Community FIs, in general, are not making money with these products. Of course, there are exceptions, such as one of our clients that makes greater than a 20% pre-tax profit margin in their Trust and Retail Investments line of business. But as a general rule, community FIs have not been very successful in this arena. With the potential for diminished deposit fee income due to Reg E and the Durbin Amendment of the Dodd-Frank Act, perhaps FIs should figure out why this is so.

Retail investment services is one common service offered by community FIs and one that has confounded me as to why we can’t generate greater revenues and profits. According to a recent Wall Street Journal article (see link), the minimum commissions and fees expected of an Edward Jones broker is $30,000 per month, or $360,000 per year. Edward Jones’ business model is a main street model, having offices in small to medium sized towns across the country. One would think that a bank broker, similarly located and having the benefit of bank in-house referrals, should be able to outleg the Jones broker. However, Kehrer-LIMRA studies of bank broker productivity tend to hover around $250,000 of annual production.

As an industry, we should be successful in retail investment sales. Bankers, in spite of the recent and daily beatings we have taken in the media, remain a go-to source for trusted financial advice. As the table below indicates, publicly traded brokerage firms make a net profit margin of 17.81% at the median. I realize that the current environment has been challenging for them, but they still are generating profits as an industry. That profit margin includes taxes and all costs associated with their business, such as human resources, finance, and Charles Schwab himself. Therefore, shouldn’t we expect similar returns from our programs? Yet we settle for breakeven or worse. We should set our sights higher.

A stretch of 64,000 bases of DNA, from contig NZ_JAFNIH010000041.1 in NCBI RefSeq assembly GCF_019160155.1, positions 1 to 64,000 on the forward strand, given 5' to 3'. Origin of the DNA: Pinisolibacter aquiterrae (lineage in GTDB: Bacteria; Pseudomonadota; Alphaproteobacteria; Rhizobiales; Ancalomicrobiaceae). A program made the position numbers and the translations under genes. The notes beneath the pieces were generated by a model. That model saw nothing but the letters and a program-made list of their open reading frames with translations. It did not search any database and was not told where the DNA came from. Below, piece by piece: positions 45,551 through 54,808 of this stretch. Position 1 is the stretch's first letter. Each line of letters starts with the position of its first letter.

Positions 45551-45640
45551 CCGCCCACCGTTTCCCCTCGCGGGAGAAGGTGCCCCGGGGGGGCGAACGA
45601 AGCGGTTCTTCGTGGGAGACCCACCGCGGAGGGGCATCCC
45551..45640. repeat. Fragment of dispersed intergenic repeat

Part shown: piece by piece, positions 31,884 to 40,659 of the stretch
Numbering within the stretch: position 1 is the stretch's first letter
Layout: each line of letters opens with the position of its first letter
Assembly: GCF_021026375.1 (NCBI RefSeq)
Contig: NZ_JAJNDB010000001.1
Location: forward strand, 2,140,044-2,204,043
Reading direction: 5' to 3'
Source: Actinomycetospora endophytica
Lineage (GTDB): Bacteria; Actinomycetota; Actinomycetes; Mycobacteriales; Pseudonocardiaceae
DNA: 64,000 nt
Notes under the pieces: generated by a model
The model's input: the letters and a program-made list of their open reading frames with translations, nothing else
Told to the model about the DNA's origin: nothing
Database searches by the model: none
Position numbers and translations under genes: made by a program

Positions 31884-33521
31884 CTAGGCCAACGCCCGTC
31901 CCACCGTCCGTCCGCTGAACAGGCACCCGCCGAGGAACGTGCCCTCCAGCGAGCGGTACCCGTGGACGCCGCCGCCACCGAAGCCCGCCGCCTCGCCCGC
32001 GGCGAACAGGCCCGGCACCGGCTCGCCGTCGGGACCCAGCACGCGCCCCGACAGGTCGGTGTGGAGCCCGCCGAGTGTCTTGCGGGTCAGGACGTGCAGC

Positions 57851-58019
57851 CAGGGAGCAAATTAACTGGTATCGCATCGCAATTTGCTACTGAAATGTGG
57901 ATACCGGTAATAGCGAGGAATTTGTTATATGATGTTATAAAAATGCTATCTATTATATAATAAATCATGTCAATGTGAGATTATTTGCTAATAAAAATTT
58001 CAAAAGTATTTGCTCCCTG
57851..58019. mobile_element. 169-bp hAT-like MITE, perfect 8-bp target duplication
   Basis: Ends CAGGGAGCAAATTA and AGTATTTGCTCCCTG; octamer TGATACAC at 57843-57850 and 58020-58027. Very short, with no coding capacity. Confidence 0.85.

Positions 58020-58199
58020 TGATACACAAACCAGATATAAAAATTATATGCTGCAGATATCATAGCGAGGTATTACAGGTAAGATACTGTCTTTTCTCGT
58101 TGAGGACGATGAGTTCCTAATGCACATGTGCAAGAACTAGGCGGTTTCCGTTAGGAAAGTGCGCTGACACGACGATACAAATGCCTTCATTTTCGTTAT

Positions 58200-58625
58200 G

If we have a broker for every five or so branches, or covering $200 million of our deposit base, we should expect production in the Edward Jones area of $360,000, but certainly no less than $250,000. If we have four such brokers, generating $1 million in fee income, then we should expect a minimum of $200,000 pre-tax profit, fully absorbed. That means paying their share of HR, finance, etc.

Retail investments is one area where community FIs are well-positioned to succeed. But those fee-based lines of business that are consistent with your strategy should be explored, proper attention should be given, and profits should be expected. Those FIs that profitably meet the greatest amount of financial needs for customers already on their books will drive revenues and value that will be difficult to replicate. That is an enviable position indeed! What are your thoughts on complementary fee-based lines of business?

~ Jeff

Wall Street Journal article on Broker production:

Blog post on mortgage refinance: